Posted July 8, 2012 by Mikael Angelo Francisco in Comics

COMIC BOOK REVIEW: Amazing Spider-Man #689

Reviewing Amazing Spider-Man #689 by Dan Slott and Giuseppe Camuncoli.

This week’s Amazing Spider-Man shows us the second part of “No Turning Back”, Marvel’s unofficial in-continuity comic book tie-in for its new movie, The Amazing Spider-Man (check out our review here, and our two-part in-depth analysis here and here). I’m calling this one “unofficial” because there’s actually an official two-part movie tie-in for TASM (read our review of Part 1 of the two-part limited series here), and quite frankly, the only thing that this story has in common with the movie is that it spotlights the Lizard as the main baddie.

In the previous issue, we saw Spidey and Michael Morbius teaming up to capture the Lizard and bring him back to Horizon Labs for treatment. They successfully managed to make him revert to his human for; unfortunately, it appears that there is no more trace of the man who used to be Dr. Curt Connors, and the Lizard persona is simply playing along and waiting for the right moment to strike against his captors.

A lot of things happen in this issue. We see the Lizard (I can’t really call him Dr. Connors anymore) turning the tables on the people at Horizon Labs and manipulating events in order to give himself the upper hand. The full extent of the Lizard’s reptilian guile and cunning is demonstrated here, and the hunted soon becomes the hunter as events unfold before our (very horrified) eyes. He manages to cause chaos and keep Spider-Man and Morbius occupied, and the comic ends with a cliffhanger that shows us just how much the Lizard is beyond help at this point and leaves us excited for the next installment.

Dan Slott has said in multiple interviews that writing ASM has been an absolute joy for him, and it becomes really obvious in issues like this. Unlike most “middle” parts of story arcs, this one does not feel slow or dragging at all; we move from one scene to another without any change in pace, and as the characters are all placed in compromising situations we are left with a sense of dread as to just how our friendly neighborhood wallcrawler can save the day THIS time. Slott shows a love and understanding for the Spideyverse that only few writers have, and minor continuity gaffes aside, I can truly say that Dan Slott is one of the best examples of the good that can come out of having a true Spider-fan write ASM.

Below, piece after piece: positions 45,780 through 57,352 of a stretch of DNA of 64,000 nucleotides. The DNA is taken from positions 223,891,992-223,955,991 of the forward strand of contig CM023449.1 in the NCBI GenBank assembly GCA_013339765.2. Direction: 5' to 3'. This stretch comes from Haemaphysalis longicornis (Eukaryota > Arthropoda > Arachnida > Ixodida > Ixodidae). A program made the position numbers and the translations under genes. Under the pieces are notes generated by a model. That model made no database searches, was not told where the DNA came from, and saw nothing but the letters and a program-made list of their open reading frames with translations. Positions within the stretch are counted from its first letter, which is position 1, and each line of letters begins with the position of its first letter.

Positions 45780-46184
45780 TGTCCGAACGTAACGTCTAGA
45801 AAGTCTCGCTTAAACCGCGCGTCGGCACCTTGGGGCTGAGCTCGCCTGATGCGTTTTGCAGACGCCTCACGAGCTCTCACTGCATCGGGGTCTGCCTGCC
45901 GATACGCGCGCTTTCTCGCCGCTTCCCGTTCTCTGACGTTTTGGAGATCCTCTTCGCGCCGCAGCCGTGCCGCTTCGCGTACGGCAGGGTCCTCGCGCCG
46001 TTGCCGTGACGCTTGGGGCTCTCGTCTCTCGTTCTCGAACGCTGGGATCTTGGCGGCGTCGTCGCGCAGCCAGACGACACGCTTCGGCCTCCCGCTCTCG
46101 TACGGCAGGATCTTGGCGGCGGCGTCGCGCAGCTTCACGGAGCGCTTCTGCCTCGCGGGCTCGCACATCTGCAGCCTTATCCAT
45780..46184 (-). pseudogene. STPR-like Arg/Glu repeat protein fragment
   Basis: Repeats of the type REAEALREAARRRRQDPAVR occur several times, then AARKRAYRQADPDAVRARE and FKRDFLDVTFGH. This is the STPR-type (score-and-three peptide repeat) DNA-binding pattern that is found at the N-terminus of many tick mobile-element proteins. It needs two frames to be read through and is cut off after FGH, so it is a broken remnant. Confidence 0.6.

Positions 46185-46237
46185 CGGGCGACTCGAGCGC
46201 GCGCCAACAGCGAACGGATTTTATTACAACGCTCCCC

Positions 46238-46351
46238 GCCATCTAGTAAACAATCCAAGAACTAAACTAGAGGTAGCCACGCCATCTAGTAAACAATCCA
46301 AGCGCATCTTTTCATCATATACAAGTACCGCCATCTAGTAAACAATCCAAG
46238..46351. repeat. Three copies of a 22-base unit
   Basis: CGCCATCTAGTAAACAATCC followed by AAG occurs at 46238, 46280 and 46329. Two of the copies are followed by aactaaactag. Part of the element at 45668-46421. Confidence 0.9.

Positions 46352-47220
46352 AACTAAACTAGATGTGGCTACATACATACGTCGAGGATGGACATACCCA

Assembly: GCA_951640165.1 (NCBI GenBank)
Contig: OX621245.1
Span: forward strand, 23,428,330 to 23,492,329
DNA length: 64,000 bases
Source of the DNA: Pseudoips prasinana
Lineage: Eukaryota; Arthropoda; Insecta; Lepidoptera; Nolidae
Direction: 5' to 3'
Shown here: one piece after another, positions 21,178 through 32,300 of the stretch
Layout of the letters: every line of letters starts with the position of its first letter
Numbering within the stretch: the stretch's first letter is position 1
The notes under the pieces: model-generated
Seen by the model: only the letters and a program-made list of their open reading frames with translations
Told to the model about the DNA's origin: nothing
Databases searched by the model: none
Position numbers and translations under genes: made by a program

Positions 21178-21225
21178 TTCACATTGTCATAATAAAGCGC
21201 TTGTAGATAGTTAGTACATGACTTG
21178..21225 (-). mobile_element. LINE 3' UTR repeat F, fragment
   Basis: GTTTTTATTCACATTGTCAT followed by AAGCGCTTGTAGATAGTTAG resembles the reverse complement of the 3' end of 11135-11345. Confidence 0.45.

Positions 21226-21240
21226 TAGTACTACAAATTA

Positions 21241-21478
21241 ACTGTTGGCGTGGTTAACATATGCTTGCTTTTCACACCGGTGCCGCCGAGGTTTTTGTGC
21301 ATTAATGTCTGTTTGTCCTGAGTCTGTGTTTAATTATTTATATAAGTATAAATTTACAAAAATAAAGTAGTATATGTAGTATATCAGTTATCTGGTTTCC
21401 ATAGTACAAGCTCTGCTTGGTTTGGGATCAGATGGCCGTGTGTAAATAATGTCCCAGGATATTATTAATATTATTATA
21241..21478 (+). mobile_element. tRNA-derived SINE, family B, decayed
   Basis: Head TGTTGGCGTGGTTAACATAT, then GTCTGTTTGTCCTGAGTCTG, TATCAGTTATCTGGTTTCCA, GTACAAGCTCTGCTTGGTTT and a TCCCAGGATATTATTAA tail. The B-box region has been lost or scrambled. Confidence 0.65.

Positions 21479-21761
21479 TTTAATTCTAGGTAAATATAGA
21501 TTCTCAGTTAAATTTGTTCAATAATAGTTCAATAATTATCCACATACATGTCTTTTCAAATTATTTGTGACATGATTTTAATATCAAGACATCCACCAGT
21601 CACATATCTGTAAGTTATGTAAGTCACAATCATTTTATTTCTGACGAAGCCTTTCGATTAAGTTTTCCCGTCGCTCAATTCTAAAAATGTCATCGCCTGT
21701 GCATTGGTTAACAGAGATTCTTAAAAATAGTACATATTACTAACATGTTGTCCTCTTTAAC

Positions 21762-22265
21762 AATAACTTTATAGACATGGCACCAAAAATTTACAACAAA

I’m on the fence about Giuseppe Camuncoli’s art, though. I admit that it’s a matter of personal preference, because I actually think his art is well-suited for this story arc: his work is full of grit and lines, his facial expressions are pained and angry in a way reminiscent of Sal Buscema’s run on Spectacular Spider-Man, and aside from the occasional awkwardly-framed sequence, the man shows that he knows how to properly do paneling for action-oriented stories. However, I just don’t like his art, period, and every time I see his illustrations I can only think of his work on Dark Wolverine. His art is too blocky and stiff for me, and, well, sometimes I want to look at pretty-looking (or handsome-looking) characters, and it seems that this is something he unfortunately cannot pull off. I’m not crazy about the way he draws Spidey’s mask, either.

Verdict: This comic is worth buying for the writing, if not for the art. Then again, it’s the second part of what seems to be a definitive three-way showdown between Spider-Man, Morbius and the Lizard – three characters who have had unresolved issues since Amazing Spider-Man #100 – so I think this IS worth following, if only for a sense of closure that has eluded the characters (and the readers) for almost four decades.


This review is powered by Comicx Hub. We got our copy of Amazing Spider-Man #689 from Comicx Hub!


Mikael Angelo Francisco